• Power Perversion Potential: Morty uses his power to check out the women's locker room without having to fear the backlash. Or so he thought.
  • Rebel Relaxation: When Jessica ignored him the first time around at the school corridor, Morty tries leaning nonchalantly against a locker in the do-over. This time Jessica responds positively. Although, due to how the do-overs work, these were two different Jessicas.
  • The Reveal:
    • The remote that Rick made for Morty doesn't actually let Morty "save and reset" his timeline; instead, he's pulling a Kill and Replace on parallel-timeline Mortys every time he does this (killing them every time he "saves", and replacing them every time he "resets").
    • The Rick who reveals this to Morty isn't "his" Rick since Morty has now hopped realities a whole bunch of times.
    • After Morty has been returned to Rick C-137, the reality they're in at the time (where the climax of the episode takes place) isn't the same one they're currently living in, either, as Rick didn't want to "waste [their] home" to teach Morty a lesson. Apparently, in whatever reality they're in, Johnny Carson is still alive and on-air, 9/11 never happened, and rocky road ice cream is made with peanut butter instead of marshmallows.
  • Reverse Psychology: Rick accuses Morty of doing so, and it won't work (it actually isn't: Morty isn't trying to convince Rick he doesn't want the device hoping Rick will do it, he is going after Rick's pride).
  • Save Scumming: With Rick's new remote, Morty uses the gadget to save at any moment and then reload. To his shock, however, every time he did a reset, he sacrificed a Morty from a parallel reality.
  • See Water: Rick and Morty remain underwater for an extended period of time without goggles and don't seem to have any problems keeping their eyes open.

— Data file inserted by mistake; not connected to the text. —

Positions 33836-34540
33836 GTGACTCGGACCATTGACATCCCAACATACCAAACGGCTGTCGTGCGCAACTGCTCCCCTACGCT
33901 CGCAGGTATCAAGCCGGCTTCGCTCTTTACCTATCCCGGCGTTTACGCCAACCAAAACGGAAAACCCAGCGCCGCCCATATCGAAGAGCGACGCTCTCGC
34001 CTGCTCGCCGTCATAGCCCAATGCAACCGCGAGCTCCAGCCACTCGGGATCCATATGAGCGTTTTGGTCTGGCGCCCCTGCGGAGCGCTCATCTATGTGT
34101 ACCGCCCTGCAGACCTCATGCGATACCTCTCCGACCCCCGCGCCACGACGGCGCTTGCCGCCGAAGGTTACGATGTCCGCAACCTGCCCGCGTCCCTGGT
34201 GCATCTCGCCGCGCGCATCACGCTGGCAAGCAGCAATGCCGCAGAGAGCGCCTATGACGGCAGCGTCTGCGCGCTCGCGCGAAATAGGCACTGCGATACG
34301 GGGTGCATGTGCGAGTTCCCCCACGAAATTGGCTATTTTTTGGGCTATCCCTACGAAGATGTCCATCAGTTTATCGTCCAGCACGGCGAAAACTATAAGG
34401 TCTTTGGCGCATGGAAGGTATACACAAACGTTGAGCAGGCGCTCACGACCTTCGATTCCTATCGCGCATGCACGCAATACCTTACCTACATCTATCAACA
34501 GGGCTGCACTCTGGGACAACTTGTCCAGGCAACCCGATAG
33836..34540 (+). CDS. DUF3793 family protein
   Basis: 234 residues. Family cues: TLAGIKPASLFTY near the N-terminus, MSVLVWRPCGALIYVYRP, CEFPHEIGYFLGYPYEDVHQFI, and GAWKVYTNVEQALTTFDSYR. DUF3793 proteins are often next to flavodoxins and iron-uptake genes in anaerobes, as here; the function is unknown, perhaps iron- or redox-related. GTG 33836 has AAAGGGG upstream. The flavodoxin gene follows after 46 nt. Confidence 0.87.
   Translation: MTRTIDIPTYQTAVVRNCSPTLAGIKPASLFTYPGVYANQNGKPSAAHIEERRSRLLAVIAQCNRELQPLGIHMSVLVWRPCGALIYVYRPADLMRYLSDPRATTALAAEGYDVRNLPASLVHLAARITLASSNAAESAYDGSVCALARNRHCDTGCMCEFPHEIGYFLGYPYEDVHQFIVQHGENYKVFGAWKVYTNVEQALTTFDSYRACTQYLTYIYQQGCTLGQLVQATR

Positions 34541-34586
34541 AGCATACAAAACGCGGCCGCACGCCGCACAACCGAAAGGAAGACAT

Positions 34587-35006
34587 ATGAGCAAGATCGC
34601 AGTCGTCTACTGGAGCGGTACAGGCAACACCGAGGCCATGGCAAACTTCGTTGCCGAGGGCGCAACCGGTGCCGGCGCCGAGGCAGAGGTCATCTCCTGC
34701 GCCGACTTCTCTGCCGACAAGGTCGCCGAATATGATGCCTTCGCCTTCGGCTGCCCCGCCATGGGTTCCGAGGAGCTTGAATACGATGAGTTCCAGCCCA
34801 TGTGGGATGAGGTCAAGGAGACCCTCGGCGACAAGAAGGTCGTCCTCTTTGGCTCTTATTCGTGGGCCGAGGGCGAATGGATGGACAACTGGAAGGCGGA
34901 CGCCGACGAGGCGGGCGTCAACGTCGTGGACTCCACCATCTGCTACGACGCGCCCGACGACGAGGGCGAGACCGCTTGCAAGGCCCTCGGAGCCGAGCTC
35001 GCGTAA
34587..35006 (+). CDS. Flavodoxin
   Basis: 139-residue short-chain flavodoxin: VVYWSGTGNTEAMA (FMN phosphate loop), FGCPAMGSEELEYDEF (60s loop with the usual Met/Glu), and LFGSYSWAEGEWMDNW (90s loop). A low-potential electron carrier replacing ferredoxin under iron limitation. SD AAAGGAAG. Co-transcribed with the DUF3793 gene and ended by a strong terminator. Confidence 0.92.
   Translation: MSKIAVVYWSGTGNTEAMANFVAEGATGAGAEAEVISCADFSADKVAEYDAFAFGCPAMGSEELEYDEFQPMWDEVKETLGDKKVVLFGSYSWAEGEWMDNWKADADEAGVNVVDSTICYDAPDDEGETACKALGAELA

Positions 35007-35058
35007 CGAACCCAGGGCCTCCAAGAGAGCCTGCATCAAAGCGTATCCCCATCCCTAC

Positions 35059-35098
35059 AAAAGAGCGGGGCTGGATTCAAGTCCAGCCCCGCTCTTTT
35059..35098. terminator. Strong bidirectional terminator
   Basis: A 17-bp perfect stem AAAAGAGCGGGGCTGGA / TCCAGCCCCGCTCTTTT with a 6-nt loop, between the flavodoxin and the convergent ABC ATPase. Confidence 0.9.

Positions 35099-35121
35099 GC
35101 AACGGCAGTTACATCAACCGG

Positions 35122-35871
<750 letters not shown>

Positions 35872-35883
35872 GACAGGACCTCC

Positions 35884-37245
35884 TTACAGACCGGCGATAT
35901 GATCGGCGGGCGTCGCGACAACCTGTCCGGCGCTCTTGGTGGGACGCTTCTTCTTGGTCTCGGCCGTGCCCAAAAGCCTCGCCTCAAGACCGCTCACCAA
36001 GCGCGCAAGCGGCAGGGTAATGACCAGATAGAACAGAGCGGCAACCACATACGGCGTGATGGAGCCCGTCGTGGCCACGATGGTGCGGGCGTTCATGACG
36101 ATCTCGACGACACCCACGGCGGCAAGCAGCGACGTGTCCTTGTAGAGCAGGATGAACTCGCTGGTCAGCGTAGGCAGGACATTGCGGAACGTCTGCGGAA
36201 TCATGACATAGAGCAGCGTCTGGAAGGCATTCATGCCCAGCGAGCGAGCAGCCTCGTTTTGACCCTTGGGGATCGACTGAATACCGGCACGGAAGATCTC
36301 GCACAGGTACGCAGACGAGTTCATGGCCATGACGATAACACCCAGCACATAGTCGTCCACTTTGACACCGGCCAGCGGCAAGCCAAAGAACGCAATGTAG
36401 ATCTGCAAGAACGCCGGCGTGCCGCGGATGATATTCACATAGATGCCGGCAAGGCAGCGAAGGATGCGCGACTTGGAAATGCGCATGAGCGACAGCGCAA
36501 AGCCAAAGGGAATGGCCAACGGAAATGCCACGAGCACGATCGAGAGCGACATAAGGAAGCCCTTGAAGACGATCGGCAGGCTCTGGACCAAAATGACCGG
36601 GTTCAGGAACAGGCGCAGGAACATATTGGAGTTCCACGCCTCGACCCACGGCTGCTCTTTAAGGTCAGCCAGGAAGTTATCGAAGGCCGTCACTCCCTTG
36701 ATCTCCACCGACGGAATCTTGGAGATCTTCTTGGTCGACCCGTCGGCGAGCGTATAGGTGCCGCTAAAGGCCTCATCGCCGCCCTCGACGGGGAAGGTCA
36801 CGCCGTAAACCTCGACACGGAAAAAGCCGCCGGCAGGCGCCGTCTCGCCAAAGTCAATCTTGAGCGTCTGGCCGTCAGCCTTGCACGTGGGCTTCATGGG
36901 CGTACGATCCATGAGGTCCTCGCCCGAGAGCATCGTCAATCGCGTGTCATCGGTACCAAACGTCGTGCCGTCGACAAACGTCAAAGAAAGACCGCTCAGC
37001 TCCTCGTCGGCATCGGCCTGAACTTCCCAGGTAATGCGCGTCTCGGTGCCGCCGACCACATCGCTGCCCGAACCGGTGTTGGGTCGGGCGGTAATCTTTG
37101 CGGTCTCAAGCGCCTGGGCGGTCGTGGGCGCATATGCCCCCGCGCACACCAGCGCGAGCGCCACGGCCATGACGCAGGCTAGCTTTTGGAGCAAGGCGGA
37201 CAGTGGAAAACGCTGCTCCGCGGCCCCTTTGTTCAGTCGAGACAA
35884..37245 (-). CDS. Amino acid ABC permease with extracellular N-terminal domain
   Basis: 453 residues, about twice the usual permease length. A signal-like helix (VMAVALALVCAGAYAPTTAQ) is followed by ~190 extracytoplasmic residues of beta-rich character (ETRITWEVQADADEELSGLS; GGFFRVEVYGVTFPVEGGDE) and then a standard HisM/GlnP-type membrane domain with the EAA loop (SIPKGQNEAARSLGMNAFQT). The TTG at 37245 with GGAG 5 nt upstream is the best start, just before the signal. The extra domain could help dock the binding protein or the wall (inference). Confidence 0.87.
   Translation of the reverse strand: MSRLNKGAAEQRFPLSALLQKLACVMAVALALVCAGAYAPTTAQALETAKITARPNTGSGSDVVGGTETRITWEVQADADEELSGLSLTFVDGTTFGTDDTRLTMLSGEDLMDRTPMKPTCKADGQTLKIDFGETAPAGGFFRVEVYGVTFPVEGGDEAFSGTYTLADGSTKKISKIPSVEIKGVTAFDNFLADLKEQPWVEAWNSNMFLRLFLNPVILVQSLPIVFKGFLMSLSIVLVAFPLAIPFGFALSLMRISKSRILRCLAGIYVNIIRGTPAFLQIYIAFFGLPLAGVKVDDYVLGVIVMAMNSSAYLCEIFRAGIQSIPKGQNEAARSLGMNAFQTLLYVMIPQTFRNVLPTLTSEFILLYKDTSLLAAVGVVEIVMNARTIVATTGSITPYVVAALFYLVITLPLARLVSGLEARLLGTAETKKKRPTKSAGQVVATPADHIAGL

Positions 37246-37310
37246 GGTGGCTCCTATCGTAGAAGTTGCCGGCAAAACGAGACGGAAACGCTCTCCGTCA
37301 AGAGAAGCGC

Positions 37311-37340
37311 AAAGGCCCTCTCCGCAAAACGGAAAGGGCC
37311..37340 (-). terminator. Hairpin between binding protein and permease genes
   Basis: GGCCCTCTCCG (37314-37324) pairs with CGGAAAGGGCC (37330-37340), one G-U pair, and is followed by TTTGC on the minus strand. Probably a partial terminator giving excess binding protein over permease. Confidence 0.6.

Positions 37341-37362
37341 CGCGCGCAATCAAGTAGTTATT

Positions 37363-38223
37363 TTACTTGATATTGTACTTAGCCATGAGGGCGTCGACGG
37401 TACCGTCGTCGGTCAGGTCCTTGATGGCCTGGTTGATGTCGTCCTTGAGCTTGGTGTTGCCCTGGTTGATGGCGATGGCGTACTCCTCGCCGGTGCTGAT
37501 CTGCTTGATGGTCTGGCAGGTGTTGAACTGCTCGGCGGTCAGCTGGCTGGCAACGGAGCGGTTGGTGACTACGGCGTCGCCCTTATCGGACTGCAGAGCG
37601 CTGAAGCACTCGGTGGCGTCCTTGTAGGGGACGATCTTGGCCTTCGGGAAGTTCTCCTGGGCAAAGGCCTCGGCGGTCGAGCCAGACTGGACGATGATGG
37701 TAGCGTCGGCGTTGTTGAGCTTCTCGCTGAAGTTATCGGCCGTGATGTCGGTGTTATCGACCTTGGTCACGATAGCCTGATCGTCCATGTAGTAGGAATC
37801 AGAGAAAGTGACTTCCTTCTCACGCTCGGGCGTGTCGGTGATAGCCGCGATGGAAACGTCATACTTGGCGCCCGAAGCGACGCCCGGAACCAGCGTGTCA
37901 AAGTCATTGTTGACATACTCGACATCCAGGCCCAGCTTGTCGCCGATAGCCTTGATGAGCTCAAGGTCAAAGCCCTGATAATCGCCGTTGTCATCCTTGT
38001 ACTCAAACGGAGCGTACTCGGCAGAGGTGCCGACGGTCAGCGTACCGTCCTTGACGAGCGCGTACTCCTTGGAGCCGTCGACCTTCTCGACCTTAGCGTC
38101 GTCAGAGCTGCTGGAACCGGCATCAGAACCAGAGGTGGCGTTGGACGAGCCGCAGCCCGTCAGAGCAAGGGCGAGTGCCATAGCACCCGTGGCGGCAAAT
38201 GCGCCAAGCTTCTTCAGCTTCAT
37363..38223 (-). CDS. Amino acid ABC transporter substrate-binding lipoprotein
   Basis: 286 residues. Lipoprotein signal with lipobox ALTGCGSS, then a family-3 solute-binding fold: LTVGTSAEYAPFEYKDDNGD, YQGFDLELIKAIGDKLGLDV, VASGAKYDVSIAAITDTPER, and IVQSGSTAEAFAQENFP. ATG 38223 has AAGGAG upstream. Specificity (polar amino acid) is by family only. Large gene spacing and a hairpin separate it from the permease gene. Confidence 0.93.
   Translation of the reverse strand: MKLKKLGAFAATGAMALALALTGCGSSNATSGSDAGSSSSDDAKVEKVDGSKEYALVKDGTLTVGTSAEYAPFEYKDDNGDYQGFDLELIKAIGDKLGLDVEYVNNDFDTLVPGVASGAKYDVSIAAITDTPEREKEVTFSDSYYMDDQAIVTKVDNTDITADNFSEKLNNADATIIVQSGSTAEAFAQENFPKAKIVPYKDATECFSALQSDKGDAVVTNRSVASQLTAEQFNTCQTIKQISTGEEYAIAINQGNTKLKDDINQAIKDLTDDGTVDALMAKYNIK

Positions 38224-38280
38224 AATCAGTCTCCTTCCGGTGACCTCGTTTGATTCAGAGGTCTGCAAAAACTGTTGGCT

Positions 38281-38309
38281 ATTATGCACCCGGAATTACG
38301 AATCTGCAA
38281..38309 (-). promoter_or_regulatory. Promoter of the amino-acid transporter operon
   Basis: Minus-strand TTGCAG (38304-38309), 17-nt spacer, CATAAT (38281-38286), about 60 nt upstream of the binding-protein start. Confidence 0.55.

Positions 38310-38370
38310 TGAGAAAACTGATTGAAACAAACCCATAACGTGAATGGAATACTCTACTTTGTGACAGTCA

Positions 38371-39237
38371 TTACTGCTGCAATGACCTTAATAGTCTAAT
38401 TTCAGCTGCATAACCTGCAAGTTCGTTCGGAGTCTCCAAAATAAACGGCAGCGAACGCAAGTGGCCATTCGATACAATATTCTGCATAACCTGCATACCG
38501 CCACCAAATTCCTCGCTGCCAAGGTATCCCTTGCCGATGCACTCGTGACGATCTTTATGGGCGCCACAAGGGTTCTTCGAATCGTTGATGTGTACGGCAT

• Shout-Out:
    • Morty lives through the plot of the film Alive when his plane crashes in the mountains.
    • Rick mentions the Futurama episode based around the Save Scumming premise this episode utilizes.
    • Amongst the clutter in Rick's garage lab is the TCRI canister of mutagen from various incarnations of Teenage Mutant Ninja Turtles.
    • When Rick reveals to Morty how the do-over device really works, he refers to Morty repeatedly pulling a Kill and Replace on alternate versions of himself as "You Prestige-d yourself."
    • After the plane crash, three of the four survivors are dressed as South Park characters. The unnamed man is dressed like Stan, the unnamed woman is dressed like Kyle and Morty is dressed like Kenny. Morty's Girlfriend, on the other hand, is not dressed like Cartman.
    • Rick mentions how Ant-Man and the Wasp can time-travel, like in Marvel Cinematic Universe.
  • Silence Is Golden: The 5-minute montage of Morty's Save Scumming and his subsequent time with his girlfriend is shown without any dialog.
  • So Was X: At the end, when Morty tries to defend his actions by saying he was just having fun, Rick replies "So was Jeffrey Dahmer."
  • The Stinger: In a Brick Joke, the SWAT team member who got covered with Rick's fake acid and mistakenly came to believe he was immune to its effects goes on The Tonight Show Starring Johnny Carson to prove it, and gets boiled alive in real acid.
  • Stock Femur Bone: Spoofed. One of the baddies in the opening scene notes that the tiny rat bones Rick crafted on the fly do look like cartoon bones.